• The butter is a variety from the southwestern region of Poitou-Charentes, carefully washed in spring water before folding it by hand into the pastry dough.
  • After flattening and folding the dough, it is cut into triangles by hand, then refrigerated for 12 hours to ferment. Without this step, you won't get the layers and will end up with bread.
Popping Bubble Wraps
  • There is something uniquely satisfying in popping sheets of bubble wraps and it seems to relate to the calming power of touch.
  • Studies on undergraduates showed that popping two sheets of bubble wraps made them feel calmer, awake and alert.
  • Popping bubbles is a way to release muscle tension, and just like clicking the pen or jiggling one's foot, it helps reduce stress and stabilize one's nervous energy.
Stress and anxiety: related, but not synonymous states

We often use the words “anxiety” and “stress” interchangeably. Both are normal, adaptive responses to life’s challenges and share many symptoms ( for example, worry, stomach aches, restlessness, muscle tension, racing thoughts, headaches, sleepless nights, etc.)

But despite their similarities, there are important differences between the two. And knowing the differences is the first step towards finding relief.

  • It is designed to make it easier for us to fight or flee from life-threatening triggers.
  • Stress is usually defined as a response to an external trigger, and can either be acute (a tight deadline) or chronic (persistent financial trouble).
  • While stress might not feel good in the moment, it can still be helpful by motivating us to stay alert and take action when we need to.

Anxiety is mostly triggered internally by excessive thoughts (for example, judgments about the past or worries about the future).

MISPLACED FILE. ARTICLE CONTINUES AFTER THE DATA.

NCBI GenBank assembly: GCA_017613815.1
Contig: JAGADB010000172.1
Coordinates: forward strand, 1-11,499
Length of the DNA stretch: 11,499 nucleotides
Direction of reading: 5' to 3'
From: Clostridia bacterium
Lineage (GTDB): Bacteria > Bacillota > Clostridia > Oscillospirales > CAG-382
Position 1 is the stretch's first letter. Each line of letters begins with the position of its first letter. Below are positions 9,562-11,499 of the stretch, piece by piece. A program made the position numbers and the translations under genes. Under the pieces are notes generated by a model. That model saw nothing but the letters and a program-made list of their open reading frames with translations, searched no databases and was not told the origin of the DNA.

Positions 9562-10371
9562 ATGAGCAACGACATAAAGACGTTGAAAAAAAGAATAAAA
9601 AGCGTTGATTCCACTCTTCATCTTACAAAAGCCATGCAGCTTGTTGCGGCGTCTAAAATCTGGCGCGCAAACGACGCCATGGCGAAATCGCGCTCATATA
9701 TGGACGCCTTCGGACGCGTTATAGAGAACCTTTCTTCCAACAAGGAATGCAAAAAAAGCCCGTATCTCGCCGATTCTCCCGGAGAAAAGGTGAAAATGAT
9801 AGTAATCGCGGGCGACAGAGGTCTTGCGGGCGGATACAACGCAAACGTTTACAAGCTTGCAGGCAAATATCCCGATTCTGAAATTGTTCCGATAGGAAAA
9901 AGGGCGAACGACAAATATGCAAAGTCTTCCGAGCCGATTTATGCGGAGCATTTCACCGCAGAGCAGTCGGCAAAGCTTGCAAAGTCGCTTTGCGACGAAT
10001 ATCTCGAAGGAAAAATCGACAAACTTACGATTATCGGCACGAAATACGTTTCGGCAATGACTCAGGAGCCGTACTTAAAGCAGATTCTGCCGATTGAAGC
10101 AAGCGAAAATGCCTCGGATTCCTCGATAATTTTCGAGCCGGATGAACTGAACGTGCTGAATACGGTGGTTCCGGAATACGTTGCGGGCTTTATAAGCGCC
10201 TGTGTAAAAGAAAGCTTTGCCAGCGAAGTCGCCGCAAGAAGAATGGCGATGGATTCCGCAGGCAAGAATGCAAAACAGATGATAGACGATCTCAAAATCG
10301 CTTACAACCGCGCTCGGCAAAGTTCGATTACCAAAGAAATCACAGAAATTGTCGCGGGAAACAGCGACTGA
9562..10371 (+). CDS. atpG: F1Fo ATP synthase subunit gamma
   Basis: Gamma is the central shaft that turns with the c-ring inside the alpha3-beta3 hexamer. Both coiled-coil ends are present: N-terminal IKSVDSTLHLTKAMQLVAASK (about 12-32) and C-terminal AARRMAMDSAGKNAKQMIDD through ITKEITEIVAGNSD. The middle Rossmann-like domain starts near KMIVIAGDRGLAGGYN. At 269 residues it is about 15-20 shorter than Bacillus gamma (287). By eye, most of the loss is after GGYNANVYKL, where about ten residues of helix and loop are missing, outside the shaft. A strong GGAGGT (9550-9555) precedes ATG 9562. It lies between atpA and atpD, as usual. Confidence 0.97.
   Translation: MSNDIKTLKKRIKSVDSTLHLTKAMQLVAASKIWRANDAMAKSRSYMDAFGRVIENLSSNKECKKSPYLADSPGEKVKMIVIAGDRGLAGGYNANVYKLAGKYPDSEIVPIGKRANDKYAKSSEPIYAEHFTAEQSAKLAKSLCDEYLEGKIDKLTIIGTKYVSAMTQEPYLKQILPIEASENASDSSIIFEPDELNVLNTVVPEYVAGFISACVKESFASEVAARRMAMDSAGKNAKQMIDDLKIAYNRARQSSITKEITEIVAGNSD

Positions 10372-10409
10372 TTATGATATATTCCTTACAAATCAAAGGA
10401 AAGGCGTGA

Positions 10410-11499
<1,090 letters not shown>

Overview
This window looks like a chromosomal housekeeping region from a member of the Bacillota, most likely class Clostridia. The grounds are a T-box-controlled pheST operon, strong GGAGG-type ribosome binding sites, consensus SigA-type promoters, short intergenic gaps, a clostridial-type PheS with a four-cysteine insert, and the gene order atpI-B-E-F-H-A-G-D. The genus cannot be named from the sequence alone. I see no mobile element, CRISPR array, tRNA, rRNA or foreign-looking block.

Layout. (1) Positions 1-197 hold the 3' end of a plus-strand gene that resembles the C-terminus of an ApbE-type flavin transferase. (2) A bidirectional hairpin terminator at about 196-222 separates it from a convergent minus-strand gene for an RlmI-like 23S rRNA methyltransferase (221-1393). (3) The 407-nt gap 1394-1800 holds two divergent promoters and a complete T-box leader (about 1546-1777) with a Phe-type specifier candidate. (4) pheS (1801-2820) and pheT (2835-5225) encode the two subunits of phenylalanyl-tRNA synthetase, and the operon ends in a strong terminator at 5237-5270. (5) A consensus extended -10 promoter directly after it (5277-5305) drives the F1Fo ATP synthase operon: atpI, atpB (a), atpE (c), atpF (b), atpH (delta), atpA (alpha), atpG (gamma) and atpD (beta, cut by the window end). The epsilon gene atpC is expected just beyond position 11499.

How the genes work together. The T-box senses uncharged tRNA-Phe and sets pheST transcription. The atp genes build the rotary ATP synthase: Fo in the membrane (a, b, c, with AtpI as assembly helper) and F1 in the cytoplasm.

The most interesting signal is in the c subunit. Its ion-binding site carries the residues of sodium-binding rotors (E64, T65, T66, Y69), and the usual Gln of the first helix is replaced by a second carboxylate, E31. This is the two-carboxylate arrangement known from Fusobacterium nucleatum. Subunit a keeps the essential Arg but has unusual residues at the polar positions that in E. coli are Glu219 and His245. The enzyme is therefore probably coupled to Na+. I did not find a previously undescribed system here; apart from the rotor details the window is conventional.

Like stress, anxiety can be useful in the right scenarios. The discomfort it makes us feel was designed to alert us of something, precisely so that we listen up and protect ourselves.

When left unchecked, both stress and anxiety can escalate into more severe mental health conditions.

  • Anxiety disorder, which includes generalized anxiety disorder (GAD), panic disorder, post-traumatic stress disorder (PTSD), and obsessive compulsive disorder (OCD) is the most common mental health condition in the U.S., affecting more than 40 million Americans.
  • Globally, anxiety disorders are also the most common mental health condition, affecting up to one in 13 people.
  • The basic criteria for determining whether stress or anxiety have become problematic is whether they have begun adversely affecting key domains of your life.
Health benefits of dance
  • Boost Memory
  • Improve Flexibility
  • Reduce Stress
  • Diminish Depression
  • Help Your Heart, especially for those at risk for cardiovascular disease.
  • Helps to Lose Weight
  • Improves Balance. Frequent dancing will help you stabilize and gain better control of your body.
  • Increase Energy
  • A dance class is the perfect setting to make new friends and branch out socially.